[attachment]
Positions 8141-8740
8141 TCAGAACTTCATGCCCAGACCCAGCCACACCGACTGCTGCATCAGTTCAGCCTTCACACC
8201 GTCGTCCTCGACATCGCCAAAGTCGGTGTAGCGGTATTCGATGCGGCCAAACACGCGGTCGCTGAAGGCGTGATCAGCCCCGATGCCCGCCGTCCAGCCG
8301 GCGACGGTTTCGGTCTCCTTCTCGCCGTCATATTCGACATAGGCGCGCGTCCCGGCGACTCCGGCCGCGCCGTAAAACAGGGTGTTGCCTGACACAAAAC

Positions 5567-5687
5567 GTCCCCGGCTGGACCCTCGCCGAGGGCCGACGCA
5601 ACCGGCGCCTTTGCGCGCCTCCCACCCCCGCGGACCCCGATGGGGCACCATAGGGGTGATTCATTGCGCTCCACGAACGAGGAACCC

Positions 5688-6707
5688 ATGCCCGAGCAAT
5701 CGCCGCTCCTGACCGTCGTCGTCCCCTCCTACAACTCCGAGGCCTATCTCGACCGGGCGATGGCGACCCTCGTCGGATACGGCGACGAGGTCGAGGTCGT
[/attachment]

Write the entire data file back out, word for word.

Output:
Positions 8141-8740
8141 TCAGAACTTCATGCCCAGACCCAGCCACACCGACTGCTGCATCAGTTCAGCCTTCACACC
8201 GTCGTCCTCGACATCGCCAAAGTCGGTGTAGCGGTATTCGATGCGGCCAAACACGCGGTCGCTGAAGGCGTGATCAGCCCCGATGCCCGCCGTCCAGCCG
8301 GCGACGGTTTCGGTCTCCTTCTCGCCGTCATATTCGACATAGGCGCGCGTCCCGGCGACTCCGGCCGCGCCGTAAAACAGGGTGTTGCCTGACACAAAAC

Positions 5567-5687
5567 GTCCCCGGCTGGACCCTCGCCGAGGGCCGACGCA
5601 ACCGGCGCCTTTGCGCGCCTCCCACCCCCGCGGACCCCGATGGGGCACCATAGGGGTGATTCATTGCGCTCCACGAACGAGGAACCC

Positions 5688-6707
5688 ATGCCCGAGCAAT
5701 CGCCGCTCCTGACCGTCGTCGTCCCCTCCTACAACTCCGAGGCCTATCTCGACCGGGCGATGGCGACCCTCGTCGGATACGGCGACGAGGTCGAGGTCGT